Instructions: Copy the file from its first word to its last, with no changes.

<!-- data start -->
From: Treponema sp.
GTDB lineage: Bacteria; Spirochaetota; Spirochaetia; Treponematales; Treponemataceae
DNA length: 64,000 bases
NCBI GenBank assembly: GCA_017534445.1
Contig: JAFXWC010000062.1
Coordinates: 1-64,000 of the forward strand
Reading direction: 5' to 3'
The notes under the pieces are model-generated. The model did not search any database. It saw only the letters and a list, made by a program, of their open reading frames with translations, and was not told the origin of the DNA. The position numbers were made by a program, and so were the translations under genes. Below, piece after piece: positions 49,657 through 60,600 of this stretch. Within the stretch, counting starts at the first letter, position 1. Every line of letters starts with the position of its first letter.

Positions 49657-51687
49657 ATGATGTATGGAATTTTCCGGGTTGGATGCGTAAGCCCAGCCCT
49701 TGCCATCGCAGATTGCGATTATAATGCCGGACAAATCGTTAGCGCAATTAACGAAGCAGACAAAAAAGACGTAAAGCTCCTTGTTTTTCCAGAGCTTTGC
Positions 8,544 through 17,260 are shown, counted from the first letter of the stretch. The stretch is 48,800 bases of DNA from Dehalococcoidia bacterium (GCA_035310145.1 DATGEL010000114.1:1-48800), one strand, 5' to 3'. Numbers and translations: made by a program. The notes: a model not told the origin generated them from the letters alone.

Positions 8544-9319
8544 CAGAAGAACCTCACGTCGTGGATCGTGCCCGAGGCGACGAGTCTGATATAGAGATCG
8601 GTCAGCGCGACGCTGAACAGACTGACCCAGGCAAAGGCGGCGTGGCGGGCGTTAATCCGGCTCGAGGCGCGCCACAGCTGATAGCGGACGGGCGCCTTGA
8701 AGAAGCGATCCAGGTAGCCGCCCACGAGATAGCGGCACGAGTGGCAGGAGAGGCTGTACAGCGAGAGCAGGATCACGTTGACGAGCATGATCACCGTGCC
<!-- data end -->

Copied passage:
From: Treponema sp.
GTDB lineage: Bacteria; Spirochaetota; Spirochaetia; Treponematales; Treponemataceae
DNA length: 64,000 bases
NCBI GenBank assembly: GCA_017534445.1
Contig: JAFXWC010000062.1
Coordinates: 1-64,000 of the forward strand
Reading direction: 5' to 3'
The notes under the pieces are model-generated. The model did not search any database. It saw only the letters and a list, made by a program, of their open reading frames with translations, and was not told the origin of the DNA. The position numbers were made by a program, and so were the translations under genes. Below, piece after piece: positions 49,657 through 60,600 of this stretch. Within the stretch, counting starts at the first letter, position 1. Every line of letters starts with the position of its first letter.

Positions 49657-51687
49657 ATGATGTATGGAATTTTCCGGGTTGGATGCGTAAGCCCAGCCCT
49701 TGCCATCGCAGATTGCGATTATAATGCCGGACAAATCGTTAGCGCAATTAACGAAGCAGACAAAAAAGACGTAAAGCTCCTTGTTTTTCCAGAGCTTTGC
Positions 8,544 through 17,260 are shown, counted from the first letter of the stretch. The stretch is 48,800 bases of DNA from Dehalococcoidia bacterium (GCA_035310145.1 DATGEL010000114.1:1-48800), one strand, 5' to 3'. Numbers and translations: made by a program. The notes: a model not told the origin generated them from the letters alone.

Positions 8544-9319
8544 CAGAAGAACCTCACGTCGTGGATCGTGCCCGAGGCGACGAGTCTGATATAGAGATCG
8601 GTCAGCGCGACGCTGAACAGACTGACCCAGGCAAAGGCGGCGTGGCGGGCGTTAATCCGGCTCGAGGCGCGCCACAGCTGATAGCGGACGGGCGCCTTGA
8701 AGAAGCGATCCAGGTAGCCGCCCACGAGATAGCGGCACGAGTGGCAGGAGAGGCTGTACAGCGAGAGCAGGATCACGTTGACGAGCATGATCACCGTGCC